The Blessing of Grief
Jan 28, 2010
This post is for people—like me—who worry .
Who may not be currently experiencing grief, but can feel the ever-possibility of it around the corner.
Who forget today’s peace because they are concerned with tomorrow’s impending tragedy.
A death? A divorce? A diagnosis?
That is me.
(And I can’t be alone.)
This post is for us.
Two weeks ago I was driving alone to a meeting downtown. I have a decent fear of driving and always assume I will meet my death behind the wheel. I was in this dismal train-of-thought when I was awakened by a memory.
It was shortly after my first marriage had ended—nine months after it had started—I had returned to my old camping grounds in my parent’s spare bedroom. I sat on the floor crossed legged with my head bumping up against the bed.
Here was my life:
Living with parents
About to graduate from college
I felt too young to be feeling so old.
I grieved for my “could’ves”—could’ve done, could’ve said, could’ve married instead.
But some time during that session of wondering about lost possibilities, I could feel a slight breeze of hope. In allowing the sensation to grab a hold of my spirit, I began to feel more of it until I was overcome. There, in that empty room, I started to see a vision of what my future would hold. Options and opportunities—far different than a life I had assumed—but just as brilliant.
Then, back in my car driving to my meeting I began to see the blessing of grief. Grief allows us an opportunity to change our expectations into new dimensions. It takes our hand (mostly, our heart) and shows us better alternatives to a life now-changed. Grief, as it turns out, is a method of emotional transportation.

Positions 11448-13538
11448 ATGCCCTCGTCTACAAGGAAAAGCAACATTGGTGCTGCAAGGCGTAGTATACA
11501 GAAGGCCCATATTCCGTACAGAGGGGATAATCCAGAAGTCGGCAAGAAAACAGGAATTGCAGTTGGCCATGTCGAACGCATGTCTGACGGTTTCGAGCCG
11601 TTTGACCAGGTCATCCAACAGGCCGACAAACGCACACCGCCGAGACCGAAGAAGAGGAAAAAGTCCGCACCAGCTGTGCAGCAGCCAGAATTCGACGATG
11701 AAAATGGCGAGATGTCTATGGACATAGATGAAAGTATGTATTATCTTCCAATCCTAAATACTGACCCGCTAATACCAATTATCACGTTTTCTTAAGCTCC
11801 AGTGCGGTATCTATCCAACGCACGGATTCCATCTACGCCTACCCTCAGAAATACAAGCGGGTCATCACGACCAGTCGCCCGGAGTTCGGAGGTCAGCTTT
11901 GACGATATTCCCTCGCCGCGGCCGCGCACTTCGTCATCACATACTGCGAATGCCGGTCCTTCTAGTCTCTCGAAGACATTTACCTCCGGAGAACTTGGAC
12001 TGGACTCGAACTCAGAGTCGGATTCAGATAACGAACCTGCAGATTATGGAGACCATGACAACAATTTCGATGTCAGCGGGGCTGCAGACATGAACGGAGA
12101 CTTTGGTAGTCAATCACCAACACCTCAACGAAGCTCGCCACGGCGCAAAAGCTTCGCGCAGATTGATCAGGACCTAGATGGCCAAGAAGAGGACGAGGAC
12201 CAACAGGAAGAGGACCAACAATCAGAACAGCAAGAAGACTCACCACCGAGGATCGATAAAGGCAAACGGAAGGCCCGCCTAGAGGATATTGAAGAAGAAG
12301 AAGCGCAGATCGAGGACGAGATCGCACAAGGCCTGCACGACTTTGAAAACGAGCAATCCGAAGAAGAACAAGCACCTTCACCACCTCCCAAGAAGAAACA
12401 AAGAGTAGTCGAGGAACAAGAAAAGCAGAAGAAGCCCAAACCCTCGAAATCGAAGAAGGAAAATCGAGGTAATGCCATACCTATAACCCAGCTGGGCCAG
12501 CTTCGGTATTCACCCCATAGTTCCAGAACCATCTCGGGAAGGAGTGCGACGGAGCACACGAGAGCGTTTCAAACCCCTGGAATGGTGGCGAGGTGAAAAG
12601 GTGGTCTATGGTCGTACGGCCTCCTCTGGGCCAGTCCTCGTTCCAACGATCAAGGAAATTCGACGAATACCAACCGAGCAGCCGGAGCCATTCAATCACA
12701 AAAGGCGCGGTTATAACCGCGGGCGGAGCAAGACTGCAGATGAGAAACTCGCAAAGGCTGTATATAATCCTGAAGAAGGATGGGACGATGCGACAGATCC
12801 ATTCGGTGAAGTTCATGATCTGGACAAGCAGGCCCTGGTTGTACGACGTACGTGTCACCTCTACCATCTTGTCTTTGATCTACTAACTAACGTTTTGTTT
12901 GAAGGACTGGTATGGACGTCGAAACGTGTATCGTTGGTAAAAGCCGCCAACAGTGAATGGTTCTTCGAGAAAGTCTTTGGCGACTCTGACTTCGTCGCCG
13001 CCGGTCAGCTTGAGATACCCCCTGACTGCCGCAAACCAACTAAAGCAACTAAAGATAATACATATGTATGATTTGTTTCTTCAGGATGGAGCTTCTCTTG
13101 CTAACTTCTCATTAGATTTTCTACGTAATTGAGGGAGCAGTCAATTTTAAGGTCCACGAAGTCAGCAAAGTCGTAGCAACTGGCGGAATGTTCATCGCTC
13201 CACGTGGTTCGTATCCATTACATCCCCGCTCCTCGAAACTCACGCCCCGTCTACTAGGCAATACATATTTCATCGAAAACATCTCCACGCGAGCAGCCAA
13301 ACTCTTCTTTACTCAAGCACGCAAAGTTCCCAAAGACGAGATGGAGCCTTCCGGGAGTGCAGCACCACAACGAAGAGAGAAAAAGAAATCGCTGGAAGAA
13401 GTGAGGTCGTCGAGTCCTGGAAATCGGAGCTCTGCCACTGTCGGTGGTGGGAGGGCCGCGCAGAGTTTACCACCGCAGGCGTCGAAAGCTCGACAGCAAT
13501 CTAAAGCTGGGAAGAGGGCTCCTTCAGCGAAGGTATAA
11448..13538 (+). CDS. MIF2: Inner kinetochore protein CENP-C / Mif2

My divorce was really quite simple to navigate compared to what life had in store for me after. I married again and spent five years trying to conceive. I felt like a wasteland from head-to-toe—something I was reminded of monthly. But it was always grief that did the psychological dirty work of washing away one hope and replacing it with a shiny new one.
A fall baby instead of a spring baby?
Then when my little sister was barely rescued from a fiery plane crash, having sustained burns all over her body, I had to rely on grief to help me see that should she live or die, life would still retain elements of beauty and happiness. And in her emerging out of it all, all of the pain and soul-searching, there remains something sweet and reassuring.
Though I am not always cognizant of it, I know grief sheds a layer of pride around our souls and helps us to feel something infinitely better—more comfortable, more like home. It is a natural way for us to gain homeostasis, and it is something we are born with as humans. If we allow grief to run its difficult cycle we will emerge as stronger, compassionate and finer beings.
So why worry?
*You can read CJane's critically acclaimed blog HERE. A million thanks to Courtney for taking the time to share her thoughts on this subject. She is a miracle worker of words and I believe she hit the nail on the head. Sometimes being broken is a gift. Thank you, again, for sharing these sentiments and experieneces.